As a writer, Moffat is fine; when you give him an editor to oversee his work he can generate a good product (in fact, he wrote the 1999 comedy special). But as a showrunner, he was and is, well, limited. He was very reluctant to kill off principle characters, giving them “non-deaths”; he was a little overly fond of some villains and overused them; his female characters all had that same kind of oh-so-clever dialogue; and “The Impossible Girl” Clara Oswald proved impossible to tolerate, at least to me. The 2014 Christmas special aired, and when in the prior season finale they had created a wonderfully written and heartbreaking means to break up the Doctor and Clara, we received a coda where we saw her fate.
Clara had led a full life without the Doctor. As endings for a companion go, this was a touching and rare one; seldom had we seen a companion grow old like this, with notable exceptions being Sarah Jane and Brigadier Leftbridge Stewart. And then we discover… it was all a dream! Clara wasn’t old, and she could go on adventures with the Doctor and experience another non-death! I threw up my hands in disgust and walked away.
And I’m not the only one. This last season of Doctor Who has the lowest ratings in its history since its return to television. They also produced a spin-off series Class that itself had low ratings and is likely not coming back, with Moffat leaving the franchise. Fans appear to be fed up, and regardless of how well-written this last season allegedly was (I only saw the last episode, and I was terribly underwhelmed. We got Cybermen… again. A companion should have died but didn’t… again. And a story involving the first time two Masters teamed up fell utterly flat), fewer people than ever tuned in. I’m sure ratings for the Christmas special will be high, because people will be curious about what the new Doctor looks like. That, and the interesting hook of Capaldi’s Doctor teaming up with the first Doctor, played by David Bradley, who played actor William Hartnell in a TV movie about the origin of the Doctor Who series.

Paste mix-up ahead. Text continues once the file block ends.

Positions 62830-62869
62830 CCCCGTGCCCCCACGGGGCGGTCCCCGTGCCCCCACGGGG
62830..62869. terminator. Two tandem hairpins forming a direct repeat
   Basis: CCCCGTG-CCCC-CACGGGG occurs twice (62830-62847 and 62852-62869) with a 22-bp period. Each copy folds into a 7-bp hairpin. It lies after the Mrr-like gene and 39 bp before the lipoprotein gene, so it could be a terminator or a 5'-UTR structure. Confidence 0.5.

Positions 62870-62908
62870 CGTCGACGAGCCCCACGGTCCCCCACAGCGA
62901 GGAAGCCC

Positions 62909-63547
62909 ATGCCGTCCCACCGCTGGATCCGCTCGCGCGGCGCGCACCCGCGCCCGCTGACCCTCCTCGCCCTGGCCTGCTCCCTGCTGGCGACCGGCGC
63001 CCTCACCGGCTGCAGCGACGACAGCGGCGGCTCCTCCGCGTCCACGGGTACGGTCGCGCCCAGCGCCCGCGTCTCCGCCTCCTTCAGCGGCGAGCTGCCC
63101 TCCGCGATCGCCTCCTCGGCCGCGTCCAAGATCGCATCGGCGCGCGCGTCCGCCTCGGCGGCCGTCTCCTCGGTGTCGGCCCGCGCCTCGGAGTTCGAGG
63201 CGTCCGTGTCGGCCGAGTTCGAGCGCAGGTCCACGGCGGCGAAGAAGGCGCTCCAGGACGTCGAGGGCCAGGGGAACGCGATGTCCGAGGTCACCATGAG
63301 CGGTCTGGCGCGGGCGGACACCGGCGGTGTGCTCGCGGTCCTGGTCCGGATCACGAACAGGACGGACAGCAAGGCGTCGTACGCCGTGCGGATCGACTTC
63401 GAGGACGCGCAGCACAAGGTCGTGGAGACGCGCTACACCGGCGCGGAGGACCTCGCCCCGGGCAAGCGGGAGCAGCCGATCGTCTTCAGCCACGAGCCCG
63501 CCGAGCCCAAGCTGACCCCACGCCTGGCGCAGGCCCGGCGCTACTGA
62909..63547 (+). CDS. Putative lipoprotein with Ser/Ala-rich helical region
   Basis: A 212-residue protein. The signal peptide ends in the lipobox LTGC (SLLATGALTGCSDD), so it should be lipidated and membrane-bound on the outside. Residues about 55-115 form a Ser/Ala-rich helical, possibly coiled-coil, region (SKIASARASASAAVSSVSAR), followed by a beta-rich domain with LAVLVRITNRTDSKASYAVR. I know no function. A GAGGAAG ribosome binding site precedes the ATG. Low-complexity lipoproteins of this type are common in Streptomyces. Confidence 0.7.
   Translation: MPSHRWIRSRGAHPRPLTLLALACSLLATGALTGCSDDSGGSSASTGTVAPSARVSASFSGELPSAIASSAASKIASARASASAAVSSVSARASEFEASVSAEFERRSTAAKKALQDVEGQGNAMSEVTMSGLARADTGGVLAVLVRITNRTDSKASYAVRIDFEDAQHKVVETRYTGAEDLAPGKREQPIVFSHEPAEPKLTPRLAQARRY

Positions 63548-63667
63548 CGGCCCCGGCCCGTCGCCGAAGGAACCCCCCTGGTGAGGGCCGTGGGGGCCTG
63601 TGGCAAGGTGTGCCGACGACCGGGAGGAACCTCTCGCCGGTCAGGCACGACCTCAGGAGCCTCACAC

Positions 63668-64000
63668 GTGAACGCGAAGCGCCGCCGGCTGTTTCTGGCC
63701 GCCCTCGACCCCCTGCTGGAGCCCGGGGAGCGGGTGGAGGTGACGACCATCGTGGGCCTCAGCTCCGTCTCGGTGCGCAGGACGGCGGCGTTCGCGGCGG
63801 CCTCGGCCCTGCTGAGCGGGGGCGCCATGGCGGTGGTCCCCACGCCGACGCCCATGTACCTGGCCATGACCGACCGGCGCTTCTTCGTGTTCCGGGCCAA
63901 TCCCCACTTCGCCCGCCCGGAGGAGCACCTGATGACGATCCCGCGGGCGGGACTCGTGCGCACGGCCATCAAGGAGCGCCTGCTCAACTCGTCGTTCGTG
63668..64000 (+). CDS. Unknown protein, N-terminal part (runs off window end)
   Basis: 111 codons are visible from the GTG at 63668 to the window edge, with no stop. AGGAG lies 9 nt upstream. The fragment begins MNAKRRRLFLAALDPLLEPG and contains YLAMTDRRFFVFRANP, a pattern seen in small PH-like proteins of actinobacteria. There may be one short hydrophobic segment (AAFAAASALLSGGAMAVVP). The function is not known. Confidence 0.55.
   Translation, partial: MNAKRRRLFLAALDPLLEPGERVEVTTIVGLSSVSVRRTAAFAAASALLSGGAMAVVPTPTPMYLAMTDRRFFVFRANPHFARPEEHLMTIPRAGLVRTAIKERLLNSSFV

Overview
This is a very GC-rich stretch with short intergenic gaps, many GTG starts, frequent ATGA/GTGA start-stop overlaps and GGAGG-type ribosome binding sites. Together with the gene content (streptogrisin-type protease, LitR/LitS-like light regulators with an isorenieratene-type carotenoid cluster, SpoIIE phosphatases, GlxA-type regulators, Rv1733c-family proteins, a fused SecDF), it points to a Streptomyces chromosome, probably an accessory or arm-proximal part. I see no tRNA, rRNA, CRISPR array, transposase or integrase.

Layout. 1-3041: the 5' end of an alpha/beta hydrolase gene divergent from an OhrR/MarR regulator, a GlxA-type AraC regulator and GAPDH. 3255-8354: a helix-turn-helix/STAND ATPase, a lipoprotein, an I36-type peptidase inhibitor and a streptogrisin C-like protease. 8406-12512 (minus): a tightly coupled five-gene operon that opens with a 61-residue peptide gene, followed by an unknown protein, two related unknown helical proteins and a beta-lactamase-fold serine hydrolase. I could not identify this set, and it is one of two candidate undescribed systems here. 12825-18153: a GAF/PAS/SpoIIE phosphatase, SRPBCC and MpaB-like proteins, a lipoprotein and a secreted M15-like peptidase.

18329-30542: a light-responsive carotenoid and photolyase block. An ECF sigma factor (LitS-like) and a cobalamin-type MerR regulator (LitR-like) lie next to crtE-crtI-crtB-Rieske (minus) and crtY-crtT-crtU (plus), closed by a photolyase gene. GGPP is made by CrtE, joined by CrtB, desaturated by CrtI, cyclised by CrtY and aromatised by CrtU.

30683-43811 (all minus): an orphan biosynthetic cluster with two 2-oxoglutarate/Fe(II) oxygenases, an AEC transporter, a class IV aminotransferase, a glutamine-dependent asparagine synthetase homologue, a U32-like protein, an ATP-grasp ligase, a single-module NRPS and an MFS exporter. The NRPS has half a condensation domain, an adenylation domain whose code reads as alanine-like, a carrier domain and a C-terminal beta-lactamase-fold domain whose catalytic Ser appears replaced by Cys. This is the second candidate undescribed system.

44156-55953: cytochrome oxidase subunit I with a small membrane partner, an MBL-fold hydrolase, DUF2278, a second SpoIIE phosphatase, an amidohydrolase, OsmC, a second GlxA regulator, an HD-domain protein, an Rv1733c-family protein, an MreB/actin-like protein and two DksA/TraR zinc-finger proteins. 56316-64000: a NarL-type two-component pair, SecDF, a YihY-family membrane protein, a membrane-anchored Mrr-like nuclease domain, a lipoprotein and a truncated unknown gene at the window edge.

So yeah, Bradley will have played not only a person who played the Doctor, he will also be playing the Doctor. That’s both weird and awesome. I wonder who gave Moffat the idea.
So, where are we now? Moffat, after performing a scorched Earth job on Doctor Who, is finally leaving the show and being replaced by Chris Chibnall, who’s produced the British crime drama Broadchurch and wrote for both Torchwood and Doctor Who.
So yeah, he’s a safe choice to take over after Moffat; he’s a successful producer and he’s written sci-fi and he’s familiar with the Who-niverse. And he’s chosen Jodie Whittaker from Broadchurch to play the Doctor.